said storage means operated in said first time slot to write said communication information in said first storage file and simultaneously to read said communication information from said second storage file and said storage means operated in said second time slot to write said communication information in said second storage file and simultaneously to read said communication information from said first storage file.



2. The interface as claimed in claim 1, wherein: said first control signal generating means is a master-clock receiver distributor which generates system timing for said transmitting stage, said master-clock receiver distributor including a time slot counter and a clock generator and said first set of control signals includes a write address signal normally the value of the least significant bit and said time slot counter during said first time slot and a write strobe derived from said clock generator.

3. The interface as claimed in claim 2, wherein: said second set of control signals includes a write address signal normally the value of the least significant bit of said time slot counter during said second time slot and a write strobe derived from said clock generator.

4. The interface as claimed in claim 3, wherein: said interface further includes a signal inverter receiving and inverting said write address signal from said master-clock receiver distributor.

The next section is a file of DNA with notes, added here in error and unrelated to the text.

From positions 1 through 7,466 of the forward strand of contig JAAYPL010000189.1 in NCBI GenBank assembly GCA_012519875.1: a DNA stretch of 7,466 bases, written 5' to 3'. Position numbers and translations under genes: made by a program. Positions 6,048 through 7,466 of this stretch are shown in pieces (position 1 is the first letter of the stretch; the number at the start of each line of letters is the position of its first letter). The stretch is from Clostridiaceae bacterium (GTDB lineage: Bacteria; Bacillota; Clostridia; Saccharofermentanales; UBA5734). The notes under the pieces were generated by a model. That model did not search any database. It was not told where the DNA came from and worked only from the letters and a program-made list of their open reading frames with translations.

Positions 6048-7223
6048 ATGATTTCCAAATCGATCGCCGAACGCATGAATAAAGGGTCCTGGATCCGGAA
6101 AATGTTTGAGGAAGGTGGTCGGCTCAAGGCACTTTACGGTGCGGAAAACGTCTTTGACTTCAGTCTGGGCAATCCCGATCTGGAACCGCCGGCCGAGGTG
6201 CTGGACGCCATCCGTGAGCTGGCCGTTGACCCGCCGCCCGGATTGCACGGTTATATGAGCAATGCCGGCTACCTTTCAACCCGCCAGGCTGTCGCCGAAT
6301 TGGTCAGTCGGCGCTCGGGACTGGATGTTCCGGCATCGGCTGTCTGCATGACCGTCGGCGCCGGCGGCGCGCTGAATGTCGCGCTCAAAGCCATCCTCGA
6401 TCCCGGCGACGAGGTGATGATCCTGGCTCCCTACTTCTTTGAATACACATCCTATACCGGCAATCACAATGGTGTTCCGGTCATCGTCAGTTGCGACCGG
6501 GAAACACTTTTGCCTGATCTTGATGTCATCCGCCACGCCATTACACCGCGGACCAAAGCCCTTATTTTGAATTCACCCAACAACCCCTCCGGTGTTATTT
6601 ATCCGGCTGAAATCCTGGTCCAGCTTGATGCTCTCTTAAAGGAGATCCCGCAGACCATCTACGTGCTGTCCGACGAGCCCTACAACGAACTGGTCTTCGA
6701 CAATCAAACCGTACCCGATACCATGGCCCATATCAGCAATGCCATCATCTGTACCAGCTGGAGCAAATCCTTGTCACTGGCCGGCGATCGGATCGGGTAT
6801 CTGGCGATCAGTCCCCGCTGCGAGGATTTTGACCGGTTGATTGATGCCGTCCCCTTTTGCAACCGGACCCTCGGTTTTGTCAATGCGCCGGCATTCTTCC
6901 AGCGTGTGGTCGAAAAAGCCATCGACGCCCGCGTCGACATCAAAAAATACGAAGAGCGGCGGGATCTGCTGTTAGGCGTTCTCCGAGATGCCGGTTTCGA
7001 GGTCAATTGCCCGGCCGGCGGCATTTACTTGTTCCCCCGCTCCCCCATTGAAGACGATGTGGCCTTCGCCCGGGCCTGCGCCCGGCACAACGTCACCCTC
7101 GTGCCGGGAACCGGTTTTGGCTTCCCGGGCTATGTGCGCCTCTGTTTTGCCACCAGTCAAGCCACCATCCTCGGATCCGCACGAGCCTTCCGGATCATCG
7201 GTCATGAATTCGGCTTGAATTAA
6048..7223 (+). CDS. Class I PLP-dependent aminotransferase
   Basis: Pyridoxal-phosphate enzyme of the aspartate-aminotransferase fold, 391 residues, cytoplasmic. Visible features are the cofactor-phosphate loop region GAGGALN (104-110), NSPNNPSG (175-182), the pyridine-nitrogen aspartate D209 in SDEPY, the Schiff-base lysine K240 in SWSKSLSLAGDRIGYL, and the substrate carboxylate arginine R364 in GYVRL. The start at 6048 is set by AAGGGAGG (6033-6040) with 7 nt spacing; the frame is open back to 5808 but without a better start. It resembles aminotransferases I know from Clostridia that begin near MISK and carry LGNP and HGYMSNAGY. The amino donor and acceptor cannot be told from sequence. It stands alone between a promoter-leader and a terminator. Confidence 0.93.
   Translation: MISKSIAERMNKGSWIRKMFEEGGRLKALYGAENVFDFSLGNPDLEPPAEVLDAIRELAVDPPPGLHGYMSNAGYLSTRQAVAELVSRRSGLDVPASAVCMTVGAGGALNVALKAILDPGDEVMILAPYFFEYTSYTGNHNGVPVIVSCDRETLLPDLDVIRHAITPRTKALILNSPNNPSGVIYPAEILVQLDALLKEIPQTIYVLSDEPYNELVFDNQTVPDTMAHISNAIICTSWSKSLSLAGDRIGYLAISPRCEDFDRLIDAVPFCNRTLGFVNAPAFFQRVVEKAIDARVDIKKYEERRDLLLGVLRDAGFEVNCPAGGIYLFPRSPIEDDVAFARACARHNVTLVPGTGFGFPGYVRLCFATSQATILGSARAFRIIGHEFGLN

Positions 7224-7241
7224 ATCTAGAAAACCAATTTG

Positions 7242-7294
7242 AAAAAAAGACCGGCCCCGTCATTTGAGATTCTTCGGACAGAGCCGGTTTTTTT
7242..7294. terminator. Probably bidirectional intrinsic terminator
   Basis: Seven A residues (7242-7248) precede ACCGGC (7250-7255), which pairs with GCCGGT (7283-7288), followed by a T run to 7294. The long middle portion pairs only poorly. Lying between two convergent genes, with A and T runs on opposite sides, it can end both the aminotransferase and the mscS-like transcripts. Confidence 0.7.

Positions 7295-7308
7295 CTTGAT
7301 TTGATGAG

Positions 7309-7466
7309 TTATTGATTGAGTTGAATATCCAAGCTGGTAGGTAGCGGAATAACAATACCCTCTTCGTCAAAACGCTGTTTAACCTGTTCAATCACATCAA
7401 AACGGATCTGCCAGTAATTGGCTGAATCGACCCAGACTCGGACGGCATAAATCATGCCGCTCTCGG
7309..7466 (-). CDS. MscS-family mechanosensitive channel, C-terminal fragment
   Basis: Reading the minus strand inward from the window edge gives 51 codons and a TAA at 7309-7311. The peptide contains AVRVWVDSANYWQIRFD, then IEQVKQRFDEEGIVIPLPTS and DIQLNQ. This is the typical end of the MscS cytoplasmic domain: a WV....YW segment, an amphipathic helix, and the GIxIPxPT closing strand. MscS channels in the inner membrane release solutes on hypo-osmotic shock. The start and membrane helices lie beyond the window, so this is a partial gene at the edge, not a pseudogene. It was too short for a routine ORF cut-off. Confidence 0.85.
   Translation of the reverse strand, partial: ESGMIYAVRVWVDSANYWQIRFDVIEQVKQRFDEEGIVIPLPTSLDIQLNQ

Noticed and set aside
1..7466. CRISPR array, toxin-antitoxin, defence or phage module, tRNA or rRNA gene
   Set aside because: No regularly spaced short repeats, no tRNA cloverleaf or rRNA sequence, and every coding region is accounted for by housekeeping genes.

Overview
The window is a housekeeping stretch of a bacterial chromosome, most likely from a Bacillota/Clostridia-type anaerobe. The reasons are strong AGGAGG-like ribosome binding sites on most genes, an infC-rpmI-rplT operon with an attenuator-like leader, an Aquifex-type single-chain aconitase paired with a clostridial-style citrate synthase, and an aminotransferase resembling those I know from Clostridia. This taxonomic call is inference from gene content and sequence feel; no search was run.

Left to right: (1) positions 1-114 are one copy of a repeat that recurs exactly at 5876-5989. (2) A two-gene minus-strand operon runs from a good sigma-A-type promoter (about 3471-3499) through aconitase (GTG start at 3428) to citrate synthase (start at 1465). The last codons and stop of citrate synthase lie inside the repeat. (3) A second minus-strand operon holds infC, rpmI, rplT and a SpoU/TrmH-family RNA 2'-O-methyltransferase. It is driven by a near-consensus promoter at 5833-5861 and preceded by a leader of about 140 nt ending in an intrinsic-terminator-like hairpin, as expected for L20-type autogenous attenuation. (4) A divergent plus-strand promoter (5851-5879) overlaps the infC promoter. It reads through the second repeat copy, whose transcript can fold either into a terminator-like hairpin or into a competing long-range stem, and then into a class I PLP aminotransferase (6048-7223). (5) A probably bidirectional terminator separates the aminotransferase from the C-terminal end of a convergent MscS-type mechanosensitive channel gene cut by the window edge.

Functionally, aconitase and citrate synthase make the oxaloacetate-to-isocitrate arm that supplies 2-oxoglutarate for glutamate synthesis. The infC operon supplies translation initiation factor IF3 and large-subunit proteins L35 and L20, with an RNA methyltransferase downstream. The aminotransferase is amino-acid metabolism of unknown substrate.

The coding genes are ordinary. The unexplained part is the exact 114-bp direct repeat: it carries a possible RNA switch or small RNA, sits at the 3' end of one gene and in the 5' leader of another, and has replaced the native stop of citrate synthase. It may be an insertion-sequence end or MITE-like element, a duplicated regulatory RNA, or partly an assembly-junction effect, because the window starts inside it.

5. The interface as claimed in claim 4, wherein: said storage means is comprised of a plurality of data registers and each data register includes inputs receiving said communication information from said transmitting stage and each register further includes first and second write address inputs and a write enable input, said second write address input receiving a permanently applied second write address signal and said first write address input and write enable input receiving said write address signal from said signal inverter and said write strobe signal from said master-clock receiver distributor, whereby during said first time slot said first and second write address signals are received by said first and second write address inputs addressing said first storage file and said write strobe signal writes said communication information available at each of said data register inputs in said first storage file.

6. The interface as claimed in claim 5, wherein: during said second time slot said first and second write address signals are received by said first and second write address inputs addressing said second storage file, and said write strobe signal writes said communication information available at each of said data register inputs in said first storage file.

7. The interface as claimed in claim 1, wherein: said second control signal generating means is a master-clock receiver distributor which generates system timing for said receiving stage, said master-clock receiver distributor including a time slot counter and a clock generator, and said first set of control signals includes a time slot counter bit 0 (TSCB0) signal normally the value of the least significant bit of said time slot counter during said first time slot and a phase 2 (PO2) clock signal derived from said clock generator.

8. The interface as claimed in claim 7, wherein: said second set of control signals includes a TSCB0 signal normally the value of the least significant bit of said time slot counter during said second time slot and a PO2 clock signal derived from said clock generator.